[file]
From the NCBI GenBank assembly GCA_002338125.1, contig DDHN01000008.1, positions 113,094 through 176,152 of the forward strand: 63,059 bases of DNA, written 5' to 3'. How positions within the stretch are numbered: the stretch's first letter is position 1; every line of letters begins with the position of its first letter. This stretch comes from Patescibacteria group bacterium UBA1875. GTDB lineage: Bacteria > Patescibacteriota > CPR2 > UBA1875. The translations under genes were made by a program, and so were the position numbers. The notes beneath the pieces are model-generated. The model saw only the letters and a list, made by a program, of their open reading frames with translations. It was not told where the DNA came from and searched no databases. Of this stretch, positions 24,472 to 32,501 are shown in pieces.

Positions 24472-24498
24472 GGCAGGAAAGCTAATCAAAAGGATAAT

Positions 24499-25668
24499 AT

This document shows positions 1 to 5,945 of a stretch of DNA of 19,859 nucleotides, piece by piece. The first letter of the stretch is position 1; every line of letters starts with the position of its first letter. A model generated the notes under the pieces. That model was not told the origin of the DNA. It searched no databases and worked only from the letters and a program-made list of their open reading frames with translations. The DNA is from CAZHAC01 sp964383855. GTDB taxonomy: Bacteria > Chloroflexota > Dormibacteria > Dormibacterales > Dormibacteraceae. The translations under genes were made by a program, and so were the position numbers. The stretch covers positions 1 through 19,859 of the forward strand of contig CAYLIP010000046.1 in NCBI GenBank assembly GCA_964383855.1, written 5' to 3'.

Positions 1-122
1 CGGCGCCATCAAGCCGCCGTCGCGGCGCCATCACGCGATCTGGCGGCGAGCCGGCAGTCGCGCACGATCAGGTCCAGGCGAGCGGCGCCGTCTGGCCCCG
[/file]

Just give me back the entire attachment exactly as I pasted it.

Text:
From the NCBI GenBank assembly GCA_002338125.1, contig DDHN01000008.1, positions 113,094 through 176,152 of the forward strand: 63,059 bases of DNA, written 5' to 3'. How positions within the stretch are numbered: the stretch's first letter is position 1; every line of letters begins with the position of its first letter. This stretch comes from Patescibacteria group bacterium UBA1875. GTDB lineage: Bacteria > Patescibacteriota > CPR2 > UBA1875. The translations under genes were made by a program, and so were the position numbers. The notes beneath the pieces are model-generated. The model saw only the letters and a list, made by a program, of their open reading frames with translations. It was not told where the DNA came from and searched no databases. Of this stretch, positions 24,472 to 32,501 are shown in pieces.

Positions 24472-24498
24472 GGCAGGAAAGCTAATCAAAAGGATAAT

Positions 24499-25668
24499 AT

This document shows positions 1 to 5,945 of a stretch of DNA of 19,859 nucleotides, piece by piece. The first letter of the stretch is position 1; every line of letters starts with the position of its first letter. A model generated the notes under the pieces. That model was not told the origin of the DNA. It searched no databases and worked only from the letters and a program-made list of their open reading frames with translations. The DNA is from CAZHAC01 sp964383855. GTDB taxonomy: Bacteria > Chloroflexota > Dormibacteria > Dormibacterales > Dormibacteraceae. The translations under genes were made by a program, and so were the position numbers. The stretch covers positions 1 through 19,859 of the forward strand of contig CAYLIP010000046.1 in NCBI GenBank assembly GCA_964383855.1, written 5' to 3'.

Positions 1-122
1 CGGCGCCATCAAGCCGCCGTCGCGGCGCCATCACGCGATCTGGCGGCGAGCCGGCAGTCGCGCACGATCAGGTCCAGGCGAGCGGCGCCGTCTGGCCCCG